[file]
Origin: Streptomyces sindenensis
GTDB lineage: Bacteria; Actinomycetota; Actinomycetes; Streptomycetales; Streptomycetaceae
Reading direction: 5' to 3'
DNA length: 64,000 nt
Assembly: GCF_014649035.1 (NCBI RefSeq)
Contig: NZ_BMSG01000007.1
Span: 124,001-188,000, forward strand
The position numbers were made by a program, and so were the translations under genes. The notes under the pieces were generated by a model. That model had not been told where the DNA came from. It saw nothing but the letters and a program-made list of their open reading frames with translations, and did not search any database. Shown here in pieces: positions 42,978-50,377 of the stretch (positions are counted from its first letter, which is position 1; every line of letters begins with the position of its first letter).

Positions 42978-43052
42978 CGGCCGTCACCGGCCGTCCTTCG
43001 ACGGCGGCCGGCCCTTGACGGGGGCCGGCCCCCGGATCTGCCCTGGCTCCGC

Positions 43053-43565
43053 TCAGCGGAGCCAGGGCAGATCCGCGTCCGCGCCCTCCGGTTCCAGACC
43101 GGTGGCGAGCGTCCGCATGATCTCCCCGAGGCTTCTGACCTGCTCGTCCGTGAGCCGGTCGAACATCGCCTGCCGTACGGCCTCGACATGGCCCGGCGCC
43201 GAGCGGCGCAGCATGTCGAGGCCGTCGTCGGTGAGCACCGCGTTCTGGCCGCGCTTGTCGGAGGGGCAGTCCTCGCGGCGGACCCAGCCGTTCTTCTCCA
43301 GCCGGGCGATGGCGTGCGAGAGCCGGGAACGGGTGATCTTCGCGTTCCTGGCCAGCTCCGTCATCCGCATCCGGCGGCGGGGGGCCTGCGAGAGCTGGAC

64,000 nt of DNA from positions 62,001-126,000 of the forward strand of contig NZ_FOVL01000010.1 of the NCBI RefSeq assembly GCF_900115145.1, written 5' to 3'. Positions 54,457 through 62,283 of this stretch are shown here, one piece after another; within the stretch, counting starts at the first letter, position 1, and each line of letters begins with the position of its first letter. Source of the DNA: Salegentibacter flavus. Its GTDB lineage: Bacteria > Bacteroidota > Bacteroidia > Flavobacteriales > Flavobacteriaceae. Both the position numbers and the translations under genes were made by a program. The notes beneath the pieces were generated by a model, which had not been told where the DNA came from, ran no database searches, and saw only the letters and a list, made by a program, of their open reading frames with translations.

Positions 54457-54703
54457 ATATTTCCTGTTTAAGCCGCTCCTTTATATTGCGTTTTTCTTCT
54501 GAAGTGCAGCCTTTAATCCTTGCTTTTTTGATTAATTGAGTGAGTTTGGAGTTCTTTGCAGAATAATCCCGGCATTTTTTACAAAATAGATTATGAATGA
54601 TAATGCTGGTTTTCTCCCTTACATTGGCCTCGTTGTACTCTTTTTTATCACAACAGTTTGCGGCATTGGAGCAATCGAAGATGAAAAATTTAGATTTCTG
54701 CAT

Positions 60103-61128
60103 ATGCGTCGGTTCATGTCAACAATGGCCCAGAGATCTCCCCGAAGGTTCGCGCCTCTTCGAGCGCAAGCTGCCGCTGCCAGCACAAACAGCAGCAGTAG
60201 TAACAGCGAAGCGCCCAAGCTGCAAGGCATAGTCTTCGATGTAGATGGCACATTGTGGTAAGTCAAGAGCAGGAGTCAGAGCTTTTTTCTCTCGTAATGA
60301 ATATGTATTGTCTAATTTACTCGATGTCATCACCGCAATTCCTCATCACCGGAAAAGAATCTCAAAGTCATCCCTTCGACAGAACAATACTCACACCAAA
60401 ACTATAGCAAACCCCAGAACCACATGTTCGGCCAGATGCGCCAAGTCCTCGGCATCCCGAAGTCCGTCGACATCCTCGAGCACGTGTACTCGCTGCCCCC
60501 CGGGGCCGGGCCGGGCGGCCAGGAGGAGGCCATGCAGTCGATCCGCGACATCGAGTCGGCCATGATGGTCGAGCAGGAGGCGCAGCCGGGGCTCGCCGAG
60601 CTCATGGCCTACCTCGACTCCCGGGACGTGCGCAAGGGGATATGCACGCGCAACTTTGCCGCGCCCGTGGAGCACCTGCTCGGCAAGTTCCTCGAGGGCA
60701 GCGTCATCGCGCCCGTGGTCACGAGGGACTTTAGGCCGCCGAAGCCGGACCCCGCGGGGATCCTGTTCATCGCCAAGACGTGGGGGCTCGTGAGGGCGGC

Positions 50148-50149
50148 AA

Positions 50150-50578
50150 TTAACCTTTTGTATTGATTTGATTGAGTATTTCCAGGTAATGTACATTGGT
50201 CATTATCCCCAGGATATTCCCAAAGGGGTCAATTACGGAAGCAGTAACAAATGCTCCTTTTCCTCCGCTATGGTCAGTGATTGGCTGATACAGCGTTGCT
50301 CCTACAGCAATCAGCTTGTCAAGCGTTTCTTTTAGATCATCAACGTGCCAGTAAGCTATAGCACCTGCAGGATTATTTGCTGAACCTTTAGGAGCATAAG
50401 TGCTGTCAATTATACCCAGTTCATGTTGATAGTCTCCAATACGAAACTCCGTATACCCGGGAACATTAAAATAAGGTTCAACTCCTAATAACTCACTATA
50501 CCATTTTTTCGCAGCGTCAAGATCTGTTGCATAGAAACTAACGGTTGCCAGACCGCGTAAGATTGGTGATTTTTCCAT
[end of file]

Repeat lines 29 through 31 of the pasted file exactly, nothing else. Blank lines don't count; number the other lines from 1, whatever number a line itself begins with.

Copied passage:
60601 CTCATGGCCTACCTCGACTCCCGGGACGTGCGCAAGGGGATATGCACGCGCAACTTTGCCGCGCCCGTGGAGCACCTGCTCGGCAAGTTCCTCGAGGGCA
60701 GCGTCATCGCGCCCGTGGTCACGAGGGACTTTAGGCCGCCGAAGCCGGACCCCGCGGGGATCCTGTTCATCGCCAAGACGTGGGGGCTCGTGAGGGCGGC

Positions 50148-50149